A few weeks back I was contacted by the Cleveland Council on World Affairs (CCWA) to meet with a small delegation of representatives from Serbia who were interested in learning about environmental regulations, specifically those that relate to solid waste and/or recycling. While I was to be interviewed by the delegation members, I think I learned much more even though I wasn't asking the questions.  Here is a bit of background on the CCWA from their e-mail invitation:

The Cleveland Council on World Affairs (CCWA) hosts international leaders from all over the world year-round. Each year the CCWA hosts over 400 foreign nationals to meet and confer with their professional counterparts and to experience America firsthand. The visitors, who are selected by American Foreign Service Officers and U.S. Embassies overseas, are current or potential leaders in government, politics, the media, education, the arts, business and other fields. This program is sponsored and funded by the United States Agency for International Development (USAID)

Members of the delegation worked in the following areas:

  • Journalist reporting on environmental issues
  • Manager of an electronic waste recycler
  • Member of a trade association for chemical manufacturers
  • Manager for a public utility company
  • Members of Environmental Groups
  • Local Government
  • Green business consultant
  • Small business owner with recycling operation

What jumps out at me from the list above is that you have the same cross-section of organizations and individuals involved in environmental policy in the U.S.  Each individual is interested in representing their own constituents, business or advancing their own environmental principles. 

During the exchange I was asked to describe various regulatory challenges faced by businesses.  I was also asked, generally, about general attitudes of citizens toward protecting the environment or environmental issues.  Here are a few interesting observations or conclusions I made from the meeting:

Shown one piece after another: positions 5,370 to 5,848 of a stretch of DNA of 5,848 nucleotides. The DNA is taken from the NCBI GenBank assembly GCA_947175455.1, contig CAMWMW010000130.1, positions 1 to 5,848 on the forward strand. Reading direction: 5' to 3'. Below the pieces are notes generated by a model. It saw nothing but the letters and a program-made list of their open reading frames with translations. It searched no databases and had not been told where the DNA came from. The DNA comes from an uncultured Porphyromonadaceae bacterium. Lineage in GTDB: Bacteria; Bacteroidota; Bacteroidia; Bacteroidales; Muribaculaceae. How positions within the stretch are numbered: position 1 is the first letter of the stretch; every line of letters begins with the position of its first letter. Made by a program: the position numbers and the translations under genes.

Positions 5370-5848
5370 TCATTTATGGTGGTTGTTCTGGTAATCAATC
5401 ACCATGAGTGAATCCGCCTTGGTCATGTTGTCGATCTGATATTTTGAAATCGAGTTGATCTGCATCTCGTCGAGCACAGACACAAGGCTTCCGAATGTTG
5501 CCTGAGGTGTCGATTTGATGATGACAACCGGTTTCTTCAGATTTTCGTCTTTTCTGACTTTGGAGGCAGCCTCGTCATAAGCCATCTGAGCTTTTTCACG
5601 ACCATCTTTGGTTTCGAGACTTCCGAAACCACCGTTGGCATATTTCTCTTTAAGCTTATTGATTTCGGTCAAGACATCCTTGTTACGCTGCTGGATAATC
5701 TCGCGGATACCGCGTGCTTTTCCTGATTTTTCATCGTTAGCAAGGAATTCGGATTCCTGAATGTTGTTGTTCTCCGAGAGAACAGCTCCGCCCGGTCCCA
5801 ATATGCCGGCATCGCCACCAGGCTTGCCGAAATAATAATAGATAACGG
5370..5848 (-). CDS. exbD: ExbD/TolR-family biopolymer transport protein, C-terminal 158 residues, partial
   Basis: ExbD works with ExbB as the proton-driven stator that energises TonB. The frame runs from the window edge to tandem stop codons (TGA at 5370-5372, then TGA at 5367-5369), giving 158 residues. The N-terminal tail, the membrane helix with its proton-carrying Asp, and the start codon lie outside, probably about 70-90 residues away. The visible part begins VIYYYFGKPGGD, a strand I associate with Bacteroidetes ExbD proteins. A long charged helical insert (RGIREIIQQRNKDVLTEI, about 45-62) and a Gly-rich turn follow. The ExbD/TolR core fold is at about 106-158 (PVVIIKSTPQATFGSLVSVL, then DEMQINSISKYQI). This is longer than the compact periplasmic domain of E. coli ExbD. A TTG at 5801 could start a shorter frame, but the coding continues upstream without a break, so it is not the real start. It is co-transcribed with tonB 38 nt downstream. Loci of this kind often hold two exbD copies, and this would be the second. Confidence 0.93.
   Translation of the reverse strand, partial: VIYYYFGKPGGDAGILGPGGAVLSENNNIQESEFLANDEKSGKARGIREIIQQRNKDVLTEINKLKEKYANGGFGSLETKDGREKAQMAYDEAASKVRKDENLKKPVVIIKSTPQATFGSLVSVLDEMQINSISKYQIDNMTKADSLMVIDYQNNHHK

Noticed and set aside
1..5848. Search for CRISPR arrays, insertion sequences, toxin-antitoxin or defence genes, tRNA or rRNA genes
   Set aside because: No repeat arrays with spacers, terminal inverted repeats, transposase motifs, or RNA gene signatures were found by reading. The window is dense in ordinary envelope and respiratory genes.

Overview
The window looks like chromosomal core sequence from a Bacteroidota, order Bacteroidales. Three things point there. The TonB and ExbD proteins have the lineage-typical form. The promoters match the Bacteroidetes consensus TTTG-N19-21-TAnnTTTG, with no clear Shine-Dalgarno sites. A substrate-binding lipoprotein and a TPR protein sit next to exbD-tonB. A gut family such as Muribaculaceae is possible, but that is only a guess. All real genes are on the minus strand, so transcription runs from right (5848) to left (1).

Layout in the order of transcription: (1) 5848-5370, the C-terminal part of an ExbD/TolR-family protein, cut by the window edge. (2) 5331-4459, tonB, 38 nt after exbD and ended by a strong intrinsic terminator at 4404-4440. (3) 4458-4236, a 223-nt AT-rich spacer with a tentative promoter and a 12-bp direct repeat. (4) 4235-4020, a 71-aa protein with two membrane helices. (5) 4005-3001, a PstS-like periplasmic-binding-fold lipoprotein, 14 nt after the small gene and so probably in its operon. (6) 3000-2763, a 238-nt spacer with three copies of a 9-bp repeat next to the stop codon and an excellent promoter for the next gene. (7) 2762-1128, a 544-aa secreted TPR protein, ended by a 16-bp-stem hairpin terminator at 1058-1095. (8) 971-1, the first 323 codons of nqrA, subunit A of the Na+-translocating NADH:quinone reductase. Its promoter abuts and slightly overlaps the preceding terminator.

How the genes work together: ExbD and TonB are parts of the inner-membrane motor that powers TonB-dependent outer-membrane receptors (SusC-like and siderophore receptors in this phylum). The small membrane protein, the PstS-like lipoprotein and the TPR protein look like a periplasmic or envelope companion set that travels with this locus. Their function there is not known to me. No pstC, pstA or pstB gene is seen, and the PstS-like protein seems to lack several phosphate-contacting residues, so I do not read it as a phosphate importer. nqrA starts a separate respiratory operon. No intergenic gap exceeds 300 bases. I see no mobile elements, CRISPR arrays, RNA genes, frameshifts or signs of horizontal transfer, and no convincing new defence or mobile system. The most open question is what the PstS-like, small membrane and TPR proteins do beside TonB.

1. Management of Electronic Waste-  The delegation was interested to learn that there were no mandates requiring individuals or businesses to recycle electronic waste in Ohio.  I was pressed on this point several times by members of the delegation.  They thought it was interesting that any citizen could carry his old TV out to the corner to be thrown away in a landfill.   Here is Ohio EPA guidance encouraging recycling of electronic waste
  2. Used Tires-  While I think elimination of used tire piles is one of the biggest environmental success stories in the State of Ohio, the delegation provided a different perspective.  The laughed and smirked when told that an individual was allowed to accumulate 23 million tires on their property (Kirby Tire Pile).  For a country known for its sophisticated (if not overly complex) environmental regulations, it is somewhat odd this slipped through the cracks.  As a result, Ohio was forced to enact a new tax on tires and it took nine years to clean up the Kirby Tire Pile.
  3. Renewable Portfolio Standards-  I was asked to provide some pretty detailed information regarding Ohio's Advanced Energy Portfolio Standard, including use of alternative compliance payments and renewable energy credits (RECs).  I was told that Serbia was working toward a RPS standard.  I thought it was interesting that a small European country was developing a very sophisticated energy program.
  4. Jobs and the Environment-  I was asked to comment on general attitude of the public on environmental issues.  Some were interested in understanding how those attitude vary depending on what state you called home.  Overall, there seemed to be general understanding among the delegation of the interplay between the economy and environmental regulation which challenged my perception those debates were less heated in Europe than in the U.S.  Just like in the U.S., I got the feeling there was a wide range of opinions within the room.  Those opinions can change with time as well.  As noted in CNN recent poll on attitudes of Americans towards the root cause of global warming.

Overall, some of my own perceptions or paradigms regarding environmental regulation were challenged.  It usually takes someone or a group of people from the outside to get you to re-examine your own perceptions.  I found it very enlightening even though I didn't get to ask a single question. 

Great Lakes Restoration Initiative Money Could Sit Idle

The Obama Administration proposal for funding the Great Lakes, known as the Great Lakes Restoration Initiative (GLRI), has cleared a key House-Senate conference committee.  The legislation would provide $475 million for a comprehensive Great Lakes restoration and protection initiative.  The funding would be targeted toward the most critical environmental concerns facing the Great Lakes, including invasive species, toxic sediments, non point source pollutants and wildlife habitat loss.